Developing techniques for evaluating the susceptibility of root-disease resistant Port-Orford-Cedar to foliar and stem canker diseases. Public Deposited

http://ir.library.oregonstate.edu/concern/graduate_thesis_or_dissertations/d217qs51g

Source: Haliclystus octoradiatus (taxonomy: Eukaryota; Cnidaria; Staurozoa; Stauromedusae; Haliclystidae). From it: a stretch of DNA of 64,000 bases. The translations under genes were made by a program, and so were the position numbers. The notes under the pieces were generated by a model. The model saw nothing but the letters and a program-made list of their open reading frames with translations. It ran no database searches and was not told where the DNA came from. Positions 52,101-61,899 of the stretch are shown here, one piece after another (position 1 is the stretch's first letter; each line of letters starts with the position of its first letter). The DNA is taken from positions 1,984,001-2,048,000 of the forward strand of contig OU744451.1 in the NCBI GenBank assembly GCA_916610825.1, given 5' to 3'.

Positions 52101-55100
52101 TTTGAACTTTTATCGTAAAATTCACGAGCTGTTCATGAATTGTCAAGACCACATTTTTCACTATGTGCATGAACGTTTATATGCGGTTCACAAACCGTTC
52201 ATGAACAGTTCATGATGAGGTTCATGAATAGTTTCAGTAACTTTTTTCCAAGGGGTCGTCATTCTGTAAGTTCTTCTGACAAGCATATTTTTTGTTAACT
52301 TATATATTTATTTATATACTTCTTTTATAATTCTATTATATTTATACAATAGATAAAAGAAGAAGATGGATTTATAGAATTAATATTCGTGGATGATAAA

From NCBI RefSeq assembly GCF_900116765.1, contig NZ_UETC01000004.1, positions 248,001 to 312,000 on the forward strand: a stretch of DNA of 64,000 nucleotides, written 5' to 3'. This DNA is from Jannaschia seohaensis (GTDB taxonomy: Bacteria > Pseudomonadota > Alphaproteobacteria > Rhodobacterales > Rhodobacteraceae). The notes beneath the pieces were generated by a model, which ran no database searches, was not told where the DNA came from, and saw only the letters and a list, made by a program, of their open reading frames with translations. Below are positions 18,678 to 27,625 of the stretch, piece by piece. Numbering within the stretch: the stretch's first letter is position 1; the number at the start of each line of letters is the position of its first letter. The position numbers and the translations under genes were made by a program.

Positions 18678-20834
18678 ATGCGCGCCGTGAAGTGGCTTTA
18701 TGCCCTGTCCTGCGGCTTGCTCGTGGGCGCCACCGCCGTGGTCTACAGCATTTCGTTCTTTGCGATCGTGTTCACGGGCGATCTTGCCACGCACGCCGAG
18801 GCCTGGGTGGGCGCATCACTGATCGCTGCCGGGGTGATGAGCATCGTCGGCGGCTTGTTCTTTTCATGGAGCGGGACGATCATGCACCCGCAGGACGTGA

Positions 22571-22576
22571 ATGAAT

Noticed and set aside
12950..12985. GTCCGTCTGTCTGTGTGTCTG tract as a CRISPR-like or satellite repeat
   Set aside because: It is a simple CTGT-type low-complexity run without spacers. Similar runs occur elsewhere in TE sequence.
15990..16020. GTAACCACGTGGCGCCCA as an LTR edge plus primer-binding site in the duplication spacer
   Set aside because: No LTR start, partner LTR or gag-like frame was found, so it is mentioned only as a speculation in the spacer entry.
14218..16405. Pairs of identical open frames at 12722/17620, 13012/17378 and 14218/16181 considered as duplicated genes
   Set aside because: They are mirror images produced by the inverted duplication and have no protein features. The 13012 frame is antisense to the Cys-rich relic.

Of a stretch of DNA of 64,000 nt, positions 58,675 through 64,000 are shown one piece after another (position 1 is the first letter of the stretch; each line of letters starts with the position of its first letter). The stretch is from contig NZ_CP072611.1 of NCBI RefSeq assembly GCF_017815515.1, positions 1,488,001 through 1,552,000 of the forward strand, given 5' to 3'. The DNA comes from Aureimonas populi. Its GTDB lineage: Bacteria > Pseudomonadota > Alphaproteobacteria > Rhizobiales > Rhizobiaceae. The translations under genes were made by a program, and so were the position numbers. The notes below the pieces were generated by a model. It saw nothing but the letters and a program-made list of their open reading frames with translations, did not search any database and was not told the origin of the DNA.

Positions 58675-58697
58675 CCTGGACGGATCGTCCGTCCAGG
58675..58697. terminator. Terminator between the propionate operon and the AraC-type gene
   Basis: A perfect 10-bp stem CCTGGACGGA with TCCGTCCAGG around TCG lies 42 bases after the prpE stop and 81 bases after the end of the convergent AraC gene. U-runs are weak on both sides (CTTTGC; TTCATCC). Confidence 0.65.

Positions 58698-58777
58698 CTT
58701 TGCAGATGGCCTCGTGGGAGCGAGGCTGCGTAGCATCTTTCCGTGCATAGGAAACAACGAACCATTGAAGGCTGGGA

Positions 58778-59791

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  • Since around 1923 Port-Orford-cedar (Chamaecyparis lawsoniana (A. Murray) Parl.) has been affected by Phytophthora root disease caused by the virulent introduced pathogen Phytophthora lateralis. A systematic resistance testing and breeding program located at the USDA Forest Service Dorena Genetic Resource Center in Cottage Grove, Oregon was initiated in 1997 with the goal of producing Phytophthora root disease resistant planting stock suitable for replacing wild native POC killed by the disease. Although families of Port-Orford-cedar have been identified as having a heritable form of resistance to Phytophthora lateralis, there is concern that susceptibility to other pathogens of Port-Orford-cedar, such as Seiridium sp. and Stigmina thujina, could compromise the success of deploying root disease resistant planting stock. This thesis examines methods used to evaluate the heritability of susceptibility of Port-Orford-cedar families in the Phytophthora root disease resistance breeding program to infection and disease caused by species of Seiridium and Stigmina thujina. Inoculation studies were undertaken to investigate the feasibility of developing protocols for screening Phytophthora root disease resistant POC for resistance to cypress canker caused by species of Seiridium and foliage blight caused by Stigmina thujina. Procedures were developed for culturing the pathogens, producing viable spores, and developing inoculation and disease rating procedures. In addition, the species of Seiridium associated with cypress canker of Port-Orford-cedar in Oregon was examined by observing morphological characteristics and comparing ß-tubulin and histone gene sequences. Cypress canker symptom severity was compared among 30 POC families with differing susceptibility to Phytophthora root disease. Seedlings were wound inoculated with cultures of a Seiridium sp. isolated from symptomatic POC and resulting symptoms scored monthly over the following 12 months. Symptoms of infection began to develop within two months after inoculation. Symptoms began as slight chlorosis of foliage above the site of inoculation, progressed to a darker browning of foliage, and finally resulted in seedling death. One year post inoculation about 71% of seedlings had been killed. Average between-family mortality ranged from 46 to 89% with a grand mean mortality of 52%. A multifactor ANOVA showed a significant variation in mortality among families. No correlation between resistance to Seiridium and resistance to P. lateralis was found. Variation in susceptibility to Stigmina foliage blight was also examined for the same 30 families. Port-Orford-cedar seedlings were inoculated by exposure to natural inoculum at a field site or by aerosol application of macerated mycelium of S. thujina cultures to seedling foliage in a greenhouse study and evaluated for Stigmina blight symptoms after 12 months. Stigmina symptoms were also compared in a naturally infected POC common garden plantation representing a range-wide collection of Port- Orford-cedar. Differences in symptom severity between families were found for all three assays. However, with one exception, no correlation was found between resistance to infection by Stigmina thujina and resistance to P. lateralis. Seedstock collected from watersheds that differed in elevation, precipitation, latitude and longitude were found to have significant variation in levels of disease severity caused by S. thujina. Families from watersheds nearest to the coast, from more northern latitudes and lower elevations showed lower levels of S. thujina disease symptoms. POC seedlings from parent trees located in watersheds in the southernmost, most inland provenances, higher elevations and lower mean annual precipitation (mm) had higher Stigmina disease ratings. In order to identify the species of Seiridium associated with cypress canker in Oregon, eight isolates of Seiridium were collected from three host species in various plantations in southwest Oregon. The diagnostic features of the Seiridium isolates were morphologically most similar to those described for S. cardinale. However, phylogenetic analysis based on ß-tubulin and histone gene sequences grouped the Oregon isolates in a separate clade from S. cardinale isolates. The Oregon Seiridium isolates occurred in a sister relationship with S. unicorne isolates from Portugal. The lack of agreement between the morphological characteristics of the Oregon Port-Orford cedar isolates and the phylogenetic analysis suggests that there may be greater variation in the morphological characters of S. unicorne than previously recognized, or that the Seiridium species from Oregon represents a hitherto unrecognized species. Previously reported analyses of pathogenic Seiridium species did not include isolates from North America, which appear more variable than isolates from Europe, New Zealand and Africa. The results of this study indicate that further analyses of Seiridium isolates from North America, including additional putative specimens from C. macrocarpa are needed to resolve this question. A number of challenges affected the success of inoculation testing procedures in this study. These included seasonal differences and variation in seedling diameter among inoculation groups. The results of this study provide a limited understanding of variation in susceptibility of Port-Orford-cedar families to natural populations of Seiridium due to the constraint of using a single Seiridium isolate, and should be interpreted accordingly. Despite these limitations, this study presents evidence for heritable variability in susceptibility within POC families to both cypress canker and Stigmina foliage blight, and suggests that there is high potential for improvement by selective breeding. The methods described in this thesis should be useful for future testing. Variation in susceptibility to these diseases should be considered in evaluating Phytophthora root disease resistance breeding efforts.